April 21 2014 Latest news:
Monday, December 10, 2012
Aldeburgh’s programme for the centenary of Britten’s birth is already under way and this concert happily joined three of his choral works with music by Poulenc, with whom Britten shared warm personal and professional relations.
The Frenchman was deeply religious and his ‘Quatre motets pour le temps de Noel’ have a strongly devotional atmosphere, particularly the first as it contemplates the mystery of the nativity. The fourth exuberantly celebrates Christ’s birth and the polished singers of Polyphony performed it with an earthy enthusiasm.
The evening was built around the Christmas season but began in longer, sunnier days with Britten’s ‘Five Flower Songs’, written for the silver wedding of Dorothy and Leonard Elmhirst, founders of Dartington Hall and early supporters of the composer. The writing is inventive and sometimes difficult but once again Stephen Layton and his choir delivered accurate and arresting performances, the unresolved harmonies crisp and unwavering.
For ‘A Ceremony of Carols’ the treble voices of the Temple Church Choir were conducted by James Vivian with Sally Pryce a skilful and occasionally mesmerising harpist. The processional entrance set the scene perfectly and the boys sang with clear but unforced enthusiasm. ‘This little babe’ was particularly effective with its clever harp writing and ‘ Deo Gracias’ soared to the heavens.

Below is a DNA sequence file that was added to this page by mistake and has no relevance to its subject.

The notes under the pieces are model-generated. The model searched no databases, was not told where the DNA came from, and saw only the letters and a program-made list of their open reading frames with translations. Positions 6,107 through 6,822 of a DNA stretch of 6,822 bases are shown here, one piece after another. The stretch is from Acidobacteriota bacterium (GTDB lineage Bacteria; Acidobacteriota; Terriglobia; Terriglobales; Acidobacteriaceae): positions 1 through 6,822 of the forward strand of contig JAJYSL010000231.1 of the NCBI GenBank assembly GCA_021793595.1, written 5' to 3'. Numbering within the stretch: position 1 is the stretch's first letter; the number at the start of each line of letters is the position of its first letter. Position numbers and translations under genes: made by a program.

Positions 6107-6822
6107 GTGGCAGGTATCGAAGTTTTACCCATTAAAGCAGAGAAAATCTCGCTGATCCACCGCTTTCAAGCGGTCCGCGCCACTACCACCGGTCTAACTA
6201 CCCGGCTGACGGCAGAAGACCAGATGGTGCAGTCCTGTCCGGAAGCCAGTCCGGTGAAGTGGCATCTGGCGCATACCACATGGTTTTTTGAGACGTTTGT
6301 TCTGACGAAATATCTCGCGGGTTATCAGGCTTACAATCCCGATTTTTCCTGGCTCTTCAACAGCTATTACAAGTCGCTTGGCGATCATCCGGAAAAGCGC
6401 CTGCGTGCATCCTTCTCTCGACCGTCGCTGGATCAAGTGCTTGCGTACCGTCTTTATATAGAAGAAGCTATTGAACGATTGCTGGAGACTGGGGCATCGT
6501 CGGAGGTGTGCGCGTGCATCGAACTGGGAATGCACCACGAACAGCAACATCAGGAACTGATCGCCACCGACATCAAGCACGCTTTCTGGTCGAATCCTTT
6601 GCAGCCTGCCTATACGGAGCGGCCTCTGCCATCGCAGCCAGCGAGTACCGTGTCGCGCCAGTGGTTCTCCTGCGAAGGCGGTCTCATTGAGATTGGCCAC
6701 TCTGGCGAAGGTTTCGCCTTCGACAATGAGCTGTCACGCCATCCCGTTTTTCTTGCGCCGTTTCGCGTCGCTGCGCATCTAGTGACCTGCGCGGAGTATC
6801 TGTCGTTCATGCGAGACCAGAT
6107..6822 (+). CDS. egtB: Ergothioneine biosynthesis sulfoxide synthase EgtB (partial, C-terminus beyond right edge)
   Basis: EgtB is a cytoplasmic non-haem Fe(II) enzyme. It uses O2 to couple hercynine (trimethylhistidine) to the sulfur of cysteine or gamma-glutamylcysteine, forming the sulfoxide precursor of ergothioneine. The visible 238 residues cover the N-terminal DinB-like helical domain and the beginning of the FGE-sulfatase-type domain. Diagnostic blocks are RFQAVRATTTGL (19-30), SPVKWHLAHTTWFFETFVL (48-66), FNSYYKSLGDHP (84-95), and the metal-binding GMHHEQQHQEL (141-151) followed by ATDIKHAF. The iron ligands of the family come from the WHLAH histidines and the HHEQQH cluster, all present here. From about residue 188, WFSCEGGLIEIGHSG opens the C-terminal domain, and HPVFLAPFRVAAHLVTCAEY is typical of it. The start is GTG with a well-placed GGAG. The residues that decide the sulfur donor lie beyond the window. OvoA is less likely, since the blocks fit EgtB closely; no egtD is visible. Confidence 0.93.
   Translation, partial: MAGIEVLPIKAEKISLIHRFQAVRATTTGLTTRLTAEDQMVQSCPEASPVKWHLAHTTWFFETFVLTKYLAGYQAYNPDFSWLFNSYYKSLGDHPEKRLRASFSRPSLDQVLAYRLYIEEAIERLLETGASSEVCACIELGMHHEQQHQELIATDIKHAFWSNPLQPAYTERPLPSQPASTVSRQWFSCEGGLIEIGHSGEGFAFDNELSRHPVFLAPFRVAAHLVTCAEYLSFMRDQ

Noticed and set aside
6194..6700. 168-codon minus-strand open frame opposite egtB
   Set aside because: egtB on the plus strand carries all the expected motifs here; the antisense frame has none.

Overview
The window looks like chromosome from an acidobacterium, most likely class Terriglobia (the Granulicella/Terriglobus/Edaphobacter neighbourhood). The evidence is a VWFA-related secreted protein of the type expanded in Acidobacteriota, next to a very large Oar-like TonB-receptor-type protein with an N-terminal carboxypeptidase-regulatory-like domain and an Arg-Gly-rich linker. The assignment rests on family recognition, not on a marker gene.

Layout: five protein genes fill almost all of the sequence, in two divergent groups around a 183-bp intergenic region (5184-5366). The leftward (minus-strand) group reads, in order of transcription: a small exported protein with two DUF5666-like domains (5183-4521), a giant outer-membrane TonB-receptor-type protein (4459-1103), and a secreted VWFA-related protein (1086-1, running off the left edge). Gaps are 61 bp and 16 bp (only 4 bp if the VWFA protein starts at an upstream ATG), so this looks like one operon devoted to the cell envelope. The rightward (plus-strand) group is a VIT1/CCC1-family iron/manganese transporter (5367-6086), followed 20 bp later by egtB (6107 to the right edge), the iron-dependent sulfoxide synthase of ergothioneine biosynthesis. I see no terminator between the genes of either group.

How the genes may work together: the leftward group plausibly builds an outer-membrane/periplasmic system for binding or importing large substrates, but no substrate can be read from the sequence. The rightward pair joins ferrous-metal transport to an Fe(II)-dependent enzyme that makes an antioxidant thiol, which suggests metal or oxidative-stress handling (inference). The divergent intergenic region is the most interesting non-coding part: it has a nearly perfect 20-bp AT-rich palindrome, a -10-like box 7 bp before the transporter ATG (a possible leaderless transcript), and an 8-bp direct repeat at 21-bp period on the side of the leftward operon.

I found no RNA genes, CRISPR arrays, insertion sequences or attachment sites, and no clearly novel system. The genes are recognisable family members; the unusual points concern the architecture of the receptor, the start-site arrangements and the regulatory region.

All performers came together for the final work ‘A Boy was Born’, a remarkable achievement for a nineteen-year-old, even if the finale does sometimes slip into showy virtuosity. The third variation seemed to foreshadow parts of Peter Grimes and the fifth, in which the’ Corpus Christi Carol’ cuts sharply across ‘In the bleak midwinter’ had a chilled intensity.
At just under ninety minutes and with no interval this was a coherent and compelling concert with excellent singing and playing coupled with authoritative musical direction.